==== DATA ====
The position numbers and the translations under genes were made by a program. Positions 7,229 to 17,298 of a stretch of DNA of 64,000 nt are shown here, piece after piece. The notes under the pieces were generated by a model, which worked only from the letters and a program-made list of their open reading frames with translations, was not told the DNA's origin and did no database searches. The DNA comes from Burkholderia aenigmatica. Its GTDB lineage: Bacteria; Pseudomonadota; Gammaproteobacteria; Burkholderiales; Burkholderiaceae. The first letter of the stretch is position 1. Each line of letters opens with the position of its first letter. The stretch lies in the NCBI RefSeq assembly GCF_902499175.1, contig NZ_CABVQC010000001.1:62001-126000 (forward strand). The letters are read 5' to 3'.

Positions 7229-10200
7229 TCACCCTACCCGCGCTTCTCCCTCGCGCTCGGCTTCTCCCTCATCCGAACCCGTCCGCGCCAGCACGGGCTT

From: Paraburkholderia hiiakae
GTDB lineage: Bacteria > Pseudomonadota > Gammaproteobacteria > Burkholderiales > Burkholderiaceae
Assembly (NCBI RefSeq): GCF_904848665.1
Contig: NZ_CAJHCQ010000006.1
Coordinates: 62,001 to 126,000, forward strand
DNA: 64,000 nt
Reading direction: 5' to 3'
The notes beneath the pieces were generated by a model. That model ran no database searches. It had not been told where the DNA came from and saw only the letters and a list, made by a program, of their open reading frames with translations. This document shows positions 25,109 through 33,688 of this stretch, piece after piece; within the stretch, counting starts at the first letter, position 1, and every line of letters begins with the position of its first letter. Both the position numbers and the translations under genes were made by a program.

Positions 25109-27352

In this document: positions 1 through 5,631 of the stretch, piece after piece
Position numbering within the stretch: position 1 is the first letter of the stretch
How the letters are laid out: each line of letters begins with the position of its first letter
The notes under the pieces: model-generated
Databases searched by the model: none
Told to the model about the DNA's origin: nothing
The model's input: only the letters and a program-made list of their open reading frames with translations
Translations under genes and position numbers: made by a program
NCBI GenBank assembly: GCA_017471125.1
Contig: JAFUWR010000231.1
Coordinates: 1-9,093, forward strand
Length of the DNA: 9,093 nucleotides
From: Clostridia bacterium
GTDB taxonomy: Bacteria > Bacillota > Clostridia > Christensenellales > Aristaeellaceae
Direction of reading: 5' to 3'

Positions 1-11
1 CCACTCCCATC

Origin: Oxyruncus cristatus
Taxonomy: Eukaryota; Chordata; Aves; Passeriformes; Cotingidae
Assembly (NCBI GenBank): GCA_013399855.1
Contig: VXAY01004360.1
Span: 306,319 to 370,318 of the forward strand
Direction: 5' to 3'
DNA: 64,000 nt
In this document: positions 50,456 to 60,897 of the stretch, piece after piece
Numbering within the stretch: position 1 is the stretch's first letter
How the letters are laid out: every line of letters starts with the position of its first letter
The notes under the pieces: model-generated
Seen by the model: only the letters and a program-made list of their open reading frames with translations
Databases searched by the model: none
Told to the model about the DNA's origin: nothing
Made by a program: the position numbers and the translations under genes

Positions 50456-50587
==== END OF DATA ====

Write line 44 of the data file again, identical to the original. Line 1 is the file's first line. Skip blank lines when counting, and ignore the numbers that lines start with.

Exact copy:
Made by a program: the position numbers and the translations under genes